Can specialists go broader? Specialists may focus on their respective domain expertise, but greater ability to deal with their patients’ other comorbidities will make care substantially more holistic. A Singapore study described a model of inpatient care where physicians including those from family medicine performed generalist duties.17 This model was associated with similar healthcare costs, shorter length of stay and lower mortality vis-à-vis a model in which specialists predominantly looked after their own specialties. However, chronic care, which involves longer-term follow-up, may be more challenging. Specialists who manage most or all their patients’ health concerns as principal physicians exist but are often confined to specific populations. For example, in a survey of nephrologists, 75% led care beyond nephrology for their dialysis patients, including cancer screening, immunisation and comorbidity management.18 Practice guidelines for chronic kidney disease encourage managing physicians to provide holistic care in the form of glycaemic control, cardiovascular risk reduction, hyperuricaemia management and lifestyle modification.19 While specialists may provide holistic care of common chronic conditions if empowered and incentivised,20 the tussle with diminished time left for specialty work as well as a lack of familiarity with the management of other comorbidities precludes this.

Are there systemic solutions? To maximise the potential of generalists and specialists to provide person-centred care, a specialist-generalist model facilitated by several elements is required, both in Singapore and beyond (Fig. 1).

First, hospitals should create processes that enhance such a model. In inpatient care, more systematic diversion of IM-related admissions to generic GM areas is needed. Such areas may be led not only by AIM, geriatrics and family medicine physicians, but also other committed IM specialist-generalists. In hospitals where admissions are directed to specific specialties, physicians should likewise be encouraged and empowered to practise as specialist-generalists. In outpatient care, Singapore’s Alexandra Hospital’s integrated general hospital model provides an example of care integration. Defragmented care by multiple specialists is consolidated to a single specialist who also manages conditions besides his/her expertise,20 coordinates care and only refers to other specialists when necessary. To improve accessibility, referrals from primary care that are usually directed to certain specialties (especially those with long wait times), are instead channelled to generalists by condition-based triaging. Patients whose integrative care plans have been determined and who are deemed fit for discharge are appropriately right-sited to primary care.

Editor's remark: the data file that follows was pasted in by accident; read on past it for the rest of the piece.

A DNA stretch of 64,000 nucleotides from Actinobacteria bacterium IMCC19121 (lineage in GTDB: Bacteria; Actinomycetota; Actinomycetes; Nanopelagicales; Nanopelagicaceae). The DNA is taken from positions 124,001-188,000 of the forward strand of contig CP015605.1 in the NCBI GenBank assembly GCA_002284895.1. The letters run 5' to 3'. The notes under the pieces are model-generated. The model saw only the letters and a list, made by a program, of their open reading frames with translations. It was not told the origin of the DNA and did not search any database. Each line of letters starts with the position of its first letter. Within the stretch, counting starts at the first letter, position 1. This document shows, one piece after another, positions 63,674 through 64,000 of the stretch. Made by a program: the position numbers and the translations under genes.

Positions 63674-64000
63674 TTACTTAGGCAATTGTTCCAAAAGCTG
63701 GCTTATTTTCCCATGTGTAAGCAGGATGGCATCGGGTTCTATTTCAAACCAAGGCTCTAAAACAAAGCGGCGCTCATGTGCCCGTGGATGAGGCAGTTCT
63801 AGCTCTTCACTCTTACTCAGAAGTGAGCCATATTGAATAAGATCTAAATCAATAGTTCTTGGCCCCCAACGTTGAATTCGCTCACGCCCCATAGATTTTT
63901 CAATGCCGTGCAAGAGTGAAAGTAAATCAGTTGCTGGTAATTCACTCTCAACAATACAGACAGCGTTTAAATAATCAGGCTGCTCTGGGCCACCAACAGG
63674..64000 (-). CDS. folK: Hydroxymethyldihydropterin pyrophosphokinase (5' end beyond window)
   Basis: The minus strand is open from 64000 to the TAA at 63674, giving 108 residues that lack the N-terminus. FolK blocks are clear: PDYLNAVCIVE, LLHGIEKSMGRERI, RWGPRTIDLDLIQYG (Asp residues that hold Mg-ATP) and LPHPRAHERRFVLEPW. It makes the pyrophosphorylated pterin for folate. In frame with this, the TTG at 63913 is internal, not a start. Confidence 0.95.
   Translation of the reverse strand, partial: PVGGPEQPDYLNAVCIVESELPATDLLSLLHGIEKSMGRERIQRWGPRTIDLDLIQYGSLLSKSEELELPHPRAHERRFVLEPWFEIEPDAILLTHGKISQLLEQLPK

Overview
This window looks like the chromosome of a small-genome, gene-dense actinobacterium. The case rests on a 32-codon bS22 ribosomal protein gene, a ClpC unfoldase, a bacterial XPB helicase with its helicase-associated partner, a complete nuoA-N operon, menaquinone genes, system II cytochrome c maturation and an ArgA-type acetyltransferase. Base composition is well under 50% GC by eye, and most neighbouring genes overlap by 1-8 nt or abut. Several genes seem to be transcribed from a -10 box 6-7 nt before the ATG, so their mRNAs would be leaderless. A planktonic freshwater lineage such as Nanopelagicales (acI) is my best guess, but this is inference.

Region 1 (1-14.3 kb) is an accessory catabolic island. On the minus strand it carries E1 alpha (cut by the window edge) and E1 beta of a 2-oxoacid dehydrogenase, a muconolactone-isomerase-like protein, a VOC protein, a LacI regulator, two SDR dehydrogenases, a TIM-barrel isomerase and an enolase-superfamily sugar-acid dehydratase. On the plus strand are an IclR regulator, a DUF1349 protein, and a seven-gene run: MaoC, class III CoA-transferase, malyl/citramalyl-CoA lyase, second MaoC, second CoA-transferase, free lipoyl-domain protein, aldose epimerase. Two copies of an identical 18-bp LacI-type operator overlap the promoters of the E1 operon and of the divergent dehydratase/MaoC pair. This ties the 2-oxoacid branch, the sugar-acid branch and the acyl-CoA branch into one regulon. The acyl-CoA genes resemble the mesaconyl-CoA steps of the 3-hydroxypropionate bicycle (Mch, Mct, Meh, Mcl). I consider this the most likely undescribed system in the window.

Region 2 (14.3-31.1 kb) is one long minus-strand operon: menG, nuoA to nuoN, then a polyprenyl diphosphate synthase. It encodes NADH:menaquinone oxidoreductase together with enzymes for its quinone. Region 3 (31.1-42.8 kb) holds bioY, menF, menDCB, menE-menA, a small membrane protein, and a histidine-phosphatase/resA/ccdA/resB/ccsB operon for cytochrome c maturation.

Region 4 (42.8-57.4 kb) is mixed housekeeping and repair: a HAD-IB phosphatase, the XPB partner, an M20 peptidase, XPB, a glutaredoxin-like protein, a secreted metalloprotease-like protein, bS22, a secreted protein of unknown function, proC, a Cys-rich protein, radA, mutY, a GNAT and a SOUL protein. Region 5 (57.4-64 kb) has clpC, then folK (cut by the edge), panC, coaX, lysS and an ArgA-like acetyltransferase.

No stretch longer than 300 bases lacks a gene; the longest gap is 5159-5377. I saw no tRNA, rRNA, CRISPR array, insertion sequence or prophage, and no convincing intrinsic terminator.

Second, training for specialist-generalist care is required. In the hospital, regular continuing medical education sessions can be conducted, where generalists and specialists upskill each other by sharing about management of common conditions. These sessions should be bite-sized and targeted for busy physicians. Further formal training for generalists with selected interests in specialist fields should be encouraged. For IM residency and undergraduate trainees, curricula must emphasise holistic management of multimorbidity and include exposure to outpatient continuity clinics.21